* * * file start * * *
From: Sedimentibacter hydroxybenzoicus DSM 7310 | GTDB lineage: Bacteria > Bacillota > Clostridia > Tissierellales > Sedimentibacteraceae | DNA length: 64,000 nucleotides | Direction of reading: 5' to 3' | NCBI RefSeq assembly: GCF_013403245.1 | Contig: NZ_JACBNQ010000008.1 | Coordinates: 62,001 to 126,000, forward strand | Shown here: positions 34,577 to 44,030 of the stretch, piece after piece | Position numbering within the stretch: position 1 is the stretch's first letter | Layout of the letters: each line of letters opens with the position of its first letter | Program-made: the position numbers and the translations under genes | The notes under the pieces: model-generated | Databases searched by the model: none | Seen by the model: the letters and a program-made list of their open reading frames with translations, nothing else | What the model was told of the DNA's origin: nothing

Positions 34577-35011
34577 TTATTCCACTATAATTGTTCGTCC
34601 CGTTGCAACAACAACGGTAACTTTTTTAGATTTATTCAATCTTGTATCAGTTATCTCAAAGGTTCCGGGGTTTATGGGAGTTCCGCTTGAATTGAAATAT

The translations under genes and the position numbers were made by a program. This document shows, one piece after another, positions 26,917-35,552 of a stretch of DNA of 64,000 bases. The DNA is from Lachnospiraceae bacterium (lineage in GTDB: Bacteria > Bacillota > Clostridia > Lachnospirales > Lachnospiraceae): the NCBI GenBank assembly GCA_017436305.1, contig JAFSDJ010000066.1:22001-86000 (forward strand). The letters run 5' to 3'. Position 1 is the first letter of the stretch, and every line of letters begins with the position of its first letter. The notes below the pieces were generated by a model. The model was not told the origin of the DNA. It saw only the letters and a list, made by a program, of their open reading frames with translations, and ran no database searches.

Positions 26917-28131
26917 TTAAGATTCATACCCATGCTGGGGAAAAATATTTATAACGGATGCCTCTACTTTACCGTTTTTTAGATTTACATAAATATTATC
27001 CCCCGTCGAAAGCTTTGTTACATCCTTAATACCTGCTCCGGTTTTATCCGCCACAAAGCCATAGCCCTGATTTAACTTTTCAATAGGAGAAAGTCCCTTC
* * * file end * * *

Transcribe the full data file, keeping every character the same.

From: Sedimentibacter hydroxybenzoicus DSM 7310 | GTDB lineage: Bacteria > Bacillota > Clostridia > Tissierellales > Sedimentibacteraceae | DNA length: 64,000 nucleotides | Direction of reading: 5' to 3' | NCBI RefSeq assembly: GCF_013403245.1 | Contig: NZ_JACBNQ010000008.1 | Coordinates: 62,001 to 126,000, forward strand | Shown here: positions 34,577 to 44,030 of the stretch, piece after piece | Position numbering within the stretch: position 1 is the stretch's first letter | Layout of the letters: each line of letters opens with the position of its first letter | Program-made: the position numbers and the translations under genes | The notes under the pieces: model-generated | Databases searched by the model: none | Seen by the model: the letters and a program-made list of their open reading frames with translations, nothing else | What the model was told of the DNA's origin: nothing

Positions 34577-35011
34577 TTATTCCACTATAATTGTTCGTCC
34601 CGTTGCAACAACAACGGTAACTTTTTTAGATTTATTCAATCTTGTATCAGTTATCTCAAAGGTTCCGGGGTTTATGGGAGTTCCGCTTGAATTGAAATAT

The translations under genes and the position numbers were made by a program. This document shows, one piece after another, positions 26,917-35,552 of a stretch of DNA of 64,000 bases. The DNA is from Lachnospiraceae bacterium (lineage in GTDB: Bacteria > Bacillota > Clostridia > Lachnospirales > Lachnospiraceae): the NCBI GenBank assembly GCA_017436305.1, contig JAFSDJ010000066.1:22001-86000 (forward strand). The letters run 5' to 3'. Position 1 is the first letter of the stretch, and every line of letters begins with the position of its first letter. The notes below the pieces were generated by a model. The model was not told the origin of the DNA. It saw only the letters and a list, made by a program, of their open reading frames with translations, and ran no database searches.

Positions 26917-28131
26917 TTAAGATTCATACCCATGCTGGGGAAAAATATTTATAACGGATGCCTCTACTTTACCGTTTTTTAGATTTACATAAATATTATC
27001 CCCCGTCGAAAGCTTTGTTACATCCTTAATACCTGCTCCGGTTTTATCCGCCACAAAGCCATAGCCCTGATTTAACTTTTCAATAGGAGAAAGTCCCTTC